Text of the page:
PAUL McCARTNEY – Egypt Station (2018)
In the five years since PAUL McCARTNEY‘s last album, 2013’s New, the onetime Beatles star worked on a video-game project and collaborated with Kanye West and Rihanna on some songs. So much for turning back time. And on “Egypt Station“, his new solo album, McCartney splits the difference between nostalgia and looking forward, checking in with his spunkiest, horniest and most biting album in years.
At 76, McCartney has no intentions of acting like an old man. That’s the difference between trying to stop time and carrying on despite that march. And it’s a difference McCartney relishes on “Egypt Station”, an adventure that’s framed like a musical journey.
Starting with the brief “Opening Station” that vaguely recalls the intro to Sgt. Pepper’s Lonely Hearts Club Band, “Egypt Station” makes stops at some familiar McCartney locales: there’s heart-rending balladeering (the melancholic, piano-based “I Don’t Know” is quite beautiful—and one of his finest slow ones in many years—while the gentle, orchestrated “Hand in Hand” is typical Macca sweetness married to a memorable melody).
There are finger-picked acoustic guitar-fueled ditties, a la “Blackbird” and “I Will” (“Happy with You,” which seems to detail McCartney’s easing into both newfound marital bliss and life as a doting grandfather), and there are a sack full of upbeat, almost annoyingly catchy tunes that ultimately say nothing but are damned fun to listen to: the snappy rocker “Who Cares,” which wouldn’t have sounded out of place on Ram or Red Rose Speedway, might just be the best thing here.
And there’s an earnest, semi-anthemic plea called “People Want Peace” that’s a damn sight better than McCartney’s strident, post-9/11 tune, “Freedom.” Another top choice is the sweeping, mid-tempo “Dominoes,” an adroit, inspired McCartney pop song as only he can (still) write ‘em.
But McCartney doesn’t just traverse familiar-sounding territory on “Egypt Station”: “Come on to Me” and the semi-naughty “Fuh You” sound like they could be current chart hits for any number of anonymous singers. Still, although they’re both relatively basic in structure, lyrically shallow and more groove than melody—think “Dance Tonight,” from Memory Almost Full—they lodge firmly in the brain after a listen or two.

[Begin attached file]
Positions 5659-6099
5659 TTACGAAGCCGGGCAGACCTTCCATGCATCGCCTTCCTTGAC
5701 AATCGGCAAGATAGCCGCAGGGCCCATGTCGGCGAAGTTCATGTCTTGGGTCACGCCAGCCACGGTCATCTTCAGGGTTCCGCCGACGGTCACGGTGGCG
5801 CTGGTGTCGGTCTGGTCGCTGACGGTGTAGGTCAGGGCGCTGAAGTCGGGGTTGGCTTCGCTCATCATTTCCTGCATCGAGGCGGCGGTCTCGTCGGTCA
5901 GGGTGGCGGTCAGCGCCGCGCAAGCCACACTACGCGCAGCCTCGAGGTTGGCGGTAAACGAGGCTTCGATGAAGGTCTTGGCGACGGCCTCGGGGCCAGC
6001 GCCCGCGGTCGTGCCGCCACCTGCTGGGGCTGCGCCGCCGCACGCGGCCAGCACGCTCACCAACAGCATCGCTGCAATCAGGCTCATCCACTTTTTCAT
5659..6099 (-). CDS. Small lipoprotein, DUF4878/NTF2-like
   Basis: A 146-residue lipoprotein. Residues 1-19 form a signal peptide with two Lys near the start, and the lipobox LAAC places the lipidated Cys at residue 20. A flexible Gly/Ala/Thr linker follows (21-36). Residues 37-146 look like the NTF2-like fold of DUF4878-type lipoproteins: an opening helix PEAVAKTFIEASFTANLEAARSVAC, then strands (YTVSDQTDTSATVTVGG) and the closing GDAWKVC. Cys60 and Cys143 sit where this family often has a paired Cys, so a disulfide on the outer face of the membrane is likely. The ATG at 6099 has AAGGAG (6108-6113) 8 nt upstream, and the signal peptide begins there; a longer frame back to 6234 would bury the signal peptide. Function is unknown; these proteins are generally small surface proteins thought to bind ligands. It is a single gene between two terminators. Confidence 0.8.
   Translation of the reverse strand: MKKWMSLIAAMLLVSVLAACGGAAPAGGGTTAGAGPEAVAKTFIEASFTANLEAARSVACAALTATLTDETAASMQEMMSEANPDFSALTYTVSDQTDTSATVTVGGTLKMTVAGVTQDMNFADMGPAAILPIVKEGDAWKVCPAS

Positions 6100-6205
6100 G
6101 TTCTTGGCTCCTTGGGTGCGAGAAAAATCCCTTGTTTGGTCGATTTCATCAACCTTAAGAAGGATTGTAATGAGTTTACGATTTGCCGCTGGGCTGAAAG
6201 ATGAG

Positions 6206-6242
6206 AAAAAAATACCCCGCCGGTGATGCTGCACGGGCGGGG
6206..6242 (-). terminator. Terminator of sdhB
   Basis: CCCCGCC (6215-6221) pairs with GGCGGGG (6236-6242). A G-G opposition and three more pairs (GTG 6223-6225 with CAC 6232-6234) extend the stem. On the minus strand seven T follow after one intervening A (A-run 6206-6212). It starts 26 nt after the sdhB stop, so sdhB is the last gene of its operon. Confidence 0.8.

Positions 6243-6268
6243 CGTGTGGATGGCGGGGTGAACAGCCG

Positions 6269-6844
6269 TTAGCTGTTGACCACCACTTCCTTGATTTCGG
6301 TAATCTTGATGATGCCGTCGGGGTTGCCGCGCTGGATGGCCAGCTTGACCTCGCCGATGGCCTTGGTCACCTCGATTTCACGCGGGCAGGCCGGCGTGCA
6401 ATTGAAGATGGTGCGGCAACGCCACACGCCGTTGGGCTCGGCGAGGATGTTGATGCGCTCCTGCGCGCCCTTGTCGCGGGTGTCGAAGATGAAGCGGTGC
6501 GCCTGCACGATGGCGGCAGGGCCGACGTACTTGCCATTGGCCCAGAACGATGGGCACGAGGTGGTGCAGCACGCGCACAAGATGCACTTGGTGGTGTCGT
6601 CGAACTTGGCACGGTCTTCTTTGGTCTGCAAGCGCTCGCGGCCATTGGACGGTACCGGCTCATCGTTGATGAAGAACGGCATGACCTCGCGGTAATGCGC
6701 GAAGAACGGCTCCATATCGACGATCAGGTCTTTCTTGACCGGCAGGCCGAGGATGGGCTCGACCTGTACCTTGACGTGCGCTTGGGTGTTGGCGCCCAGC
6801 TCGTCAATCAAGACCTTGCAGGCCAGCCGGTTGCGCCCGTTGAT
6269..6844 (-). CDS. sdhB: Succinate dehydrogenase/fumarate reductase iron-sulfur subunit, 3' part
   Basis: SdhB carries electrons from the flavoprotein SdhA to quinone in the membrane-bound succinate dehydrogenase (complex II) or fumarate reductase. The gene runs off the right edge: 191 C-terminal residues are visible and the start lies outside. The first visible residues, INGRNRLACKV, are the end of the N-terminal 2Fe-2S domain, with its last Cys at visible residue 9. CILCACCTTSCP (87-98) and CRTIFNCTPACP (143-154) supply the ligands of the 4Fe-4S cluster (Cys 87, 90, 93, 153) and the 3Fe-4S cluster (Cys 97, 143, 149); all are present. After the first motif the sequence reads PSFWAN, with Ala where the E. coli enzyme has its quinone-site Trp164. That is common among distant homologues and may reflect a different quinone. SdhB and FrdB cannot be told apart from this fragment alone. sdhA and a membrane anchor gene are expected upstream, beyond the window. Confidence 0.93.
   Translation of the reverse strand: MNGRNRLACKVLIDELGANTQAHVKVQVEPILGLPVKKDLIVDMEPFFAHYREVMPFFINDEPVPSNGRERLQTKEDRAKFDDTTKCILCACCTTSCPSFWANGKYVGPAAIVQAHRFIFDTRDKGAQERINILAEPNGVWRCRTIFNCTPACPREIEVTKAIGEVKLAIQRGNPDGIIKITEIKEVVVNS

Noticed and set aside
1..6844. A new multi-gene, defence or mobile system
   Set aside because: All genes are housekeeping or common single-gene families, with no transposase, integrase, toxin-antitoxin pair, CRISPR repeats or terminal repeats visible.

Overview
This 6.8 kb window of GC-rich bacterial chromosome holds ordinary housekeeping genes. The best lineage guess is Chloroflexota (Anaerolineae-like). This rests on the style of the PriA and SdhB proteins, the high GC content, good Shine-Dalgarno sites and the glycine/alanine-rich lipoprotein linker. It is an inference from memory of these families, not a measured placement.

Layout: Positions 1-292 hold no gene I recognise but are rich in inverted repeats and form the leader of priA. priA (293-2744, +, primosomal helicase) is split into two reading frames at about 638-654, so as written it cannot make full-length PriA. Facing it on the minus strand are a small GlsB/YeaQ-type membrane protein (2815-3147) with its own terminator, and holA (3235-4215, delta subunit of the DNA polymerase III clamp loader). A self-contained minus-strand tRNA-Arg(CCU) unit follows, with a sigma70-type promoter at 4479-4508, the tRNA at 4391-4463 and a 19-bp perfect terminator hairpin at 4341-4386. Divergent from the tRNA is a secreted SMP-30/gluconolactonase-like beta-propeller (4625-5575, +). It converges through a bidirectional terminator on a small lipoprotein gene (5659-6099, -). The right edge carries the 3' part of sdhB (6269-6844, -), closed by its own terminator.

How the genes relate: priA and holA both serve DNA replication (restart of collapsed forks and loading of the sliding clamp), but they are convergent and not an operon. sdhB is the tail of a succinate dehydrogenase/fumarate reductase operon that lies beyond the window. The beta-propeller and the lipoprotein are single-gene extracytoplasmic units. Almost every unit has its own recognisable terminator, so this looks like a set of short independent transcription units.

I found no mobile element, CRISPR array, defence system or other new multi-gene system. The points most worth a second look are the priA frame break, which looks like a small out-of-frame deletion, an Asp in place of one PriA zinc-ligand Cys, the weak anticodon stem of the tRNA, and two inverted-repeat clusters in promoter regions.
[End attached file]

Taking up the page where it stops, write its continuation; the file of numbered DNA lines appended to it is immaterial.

McCartney’s voice does sound a bit weathered on some of the ballads, but he seems to be embracing it and is able to use it to his advantage; for example, the way he intones “I used to feel bad” on “Happy with You” (drawing out the final word of the sentence) gives the line more resonance.
The grinding, goofy “Caesar Rock” is another song of note, with McCartney trotting out the 2018 model of his “Monkberry Moon Delight” voice (still sounding pretty damned tough), while the entertaining, seven-minute medley
“Despite Repeated Warnings” uses some nautical lyrical metaphors to detail what sounds like the current U.S. political situation.
The album closes with another nifty medley, “Hunt You Down / Naked / C-Link,” which rocks quite righteously, particularly for a 76-year-old.
To sum it up, “Egypt Station” stands as McCartney’s most consistent release in the last fifteen years.
There’s a renewed sense of energy and purpose reconciling the legend who reshaped popular music in the 20th century with the artist who still has something to say. He’s not giving up yet.
As time moves on, one of music’s great voices won’t stand still.
01 – Opening Station
02 – I Don’t Know
03 – Come On To Me
04 – Happy With You
05 – Who Cares
06 – Fuh You
07 – Confidante
08 – People Want Peace
09 – Hand In Hand
10 – Dominoes
11 – Back In Brazil
12 – Do It Now
13 – Caesar Rock
14 – Despite Repeated Warnings
15 – Station II
16 – Hunt You Down / Naked / C-Link